The real lesson of the Women's Health Initiative study is this: if you don't change much, you don't improve much. Small changes in diet don't have much effect on preventing coronary heart disease and cancer. But bigger changes in diet and lifestyle may prevent heart attacks in almost everyone. In our studies, we found that people who already have heart disease or prostate cancer may slow, stop or even reverse its progression just by making intensive changes in diet and lifestyle. The more people changed their diet and lifestyle, the more improvement we saw.
You have a spectrum of choices. If you're at high risk or are trying to reverse heart disease or prevent the recurrence of cancer, you probably need to make bigger changes in diet and lifestyle than someone who just wants to lose a few pounds and is otherwise healthy. If you just want to lower your cholesterol, weight or blood pressure, begin by making moderate changes. If that's enough to achieve your goals, great; if not, then consider making bigger changes.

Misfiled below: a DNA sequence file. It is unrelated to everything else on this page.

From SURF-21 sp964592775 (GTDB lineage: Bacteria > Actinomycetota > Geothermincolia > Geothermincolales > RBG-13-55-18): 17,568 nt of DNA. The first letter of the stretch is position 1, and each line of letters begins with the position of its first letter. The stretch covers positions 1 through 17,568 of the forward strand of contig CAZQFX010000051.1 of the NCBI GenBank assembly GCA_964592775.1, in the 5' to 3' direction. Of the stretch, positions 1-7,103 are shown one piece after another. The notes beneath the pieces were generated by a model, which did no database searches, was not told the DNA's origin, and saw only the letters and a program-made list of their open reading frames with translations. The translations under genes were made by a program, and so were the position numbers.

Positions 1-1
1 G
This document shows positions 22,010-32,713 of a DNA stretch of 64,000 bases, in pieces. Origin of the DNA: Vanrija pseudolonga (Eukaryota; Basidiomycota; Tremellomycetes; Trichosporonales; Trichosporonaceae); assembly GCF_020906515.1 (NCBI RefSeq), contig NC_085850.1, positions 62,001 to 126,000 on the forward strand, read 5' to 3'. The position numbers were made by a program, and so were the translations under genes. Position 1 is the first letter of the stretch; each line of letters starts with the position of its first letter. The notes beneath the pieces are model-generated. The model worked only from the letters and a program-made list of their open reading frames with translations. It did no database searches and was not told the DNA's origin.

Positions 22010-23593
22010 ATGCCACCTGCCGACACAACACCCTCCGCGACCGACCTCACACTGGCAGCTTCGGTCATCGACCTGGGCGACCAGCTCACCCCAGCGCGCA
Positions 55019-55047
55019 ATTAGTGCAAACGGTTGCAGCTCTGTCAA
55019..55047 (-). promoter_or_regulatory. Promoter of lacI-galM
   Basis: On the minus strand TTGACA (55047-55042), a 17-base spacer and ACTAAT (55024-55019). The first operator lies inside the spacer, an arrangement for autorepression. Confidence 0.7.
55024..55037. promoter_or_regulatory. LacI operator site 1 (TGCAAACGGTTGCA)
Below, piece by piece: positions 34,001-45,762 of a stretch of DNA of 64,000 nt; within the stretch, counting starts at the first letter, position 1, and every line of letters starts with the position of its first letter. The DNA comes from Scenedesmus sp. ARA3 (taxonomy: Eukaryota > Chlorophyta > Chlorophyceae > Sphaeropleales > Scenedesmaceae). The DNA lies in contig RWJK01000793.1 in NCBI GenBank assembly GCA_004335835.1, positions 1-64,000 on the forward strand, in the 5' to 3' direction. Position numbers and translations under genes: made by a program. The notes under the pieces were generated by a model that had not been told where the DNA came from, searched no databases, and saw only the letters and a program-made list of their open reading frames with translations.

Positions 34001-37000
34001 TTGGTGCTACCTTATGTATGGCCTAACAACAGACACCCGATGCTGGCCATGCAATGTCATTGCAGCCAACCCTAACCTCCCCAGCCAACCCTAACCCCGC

An optimal diet for most people is low in refined carbohydrates (sugar, white flour, alcohol) and high in complex carbohydrates (fruits, vegetables, whole grains, legumes, soy products); low in fat, especially saturated fat and trans fats, and high in omega-3 fatty acids (found in fatty fish like salmon), and low in animal protein and high in plant-based proteins. Walk more. Love more. Meditate. Quit smoking. If you indulge yourself one day, eat more healthfully the next. If you're a couch potato one day, exercise a little more the next. Studies have shown that those who eat the healthiest diets are the ones who allow some indulgences. It's not just about living longer, but living better. These are diet and lifestyle changes that make you feel good. To the degree you move in a healthful direction on this spectrum, you're likely to feel better, look better, lose weight and gain health.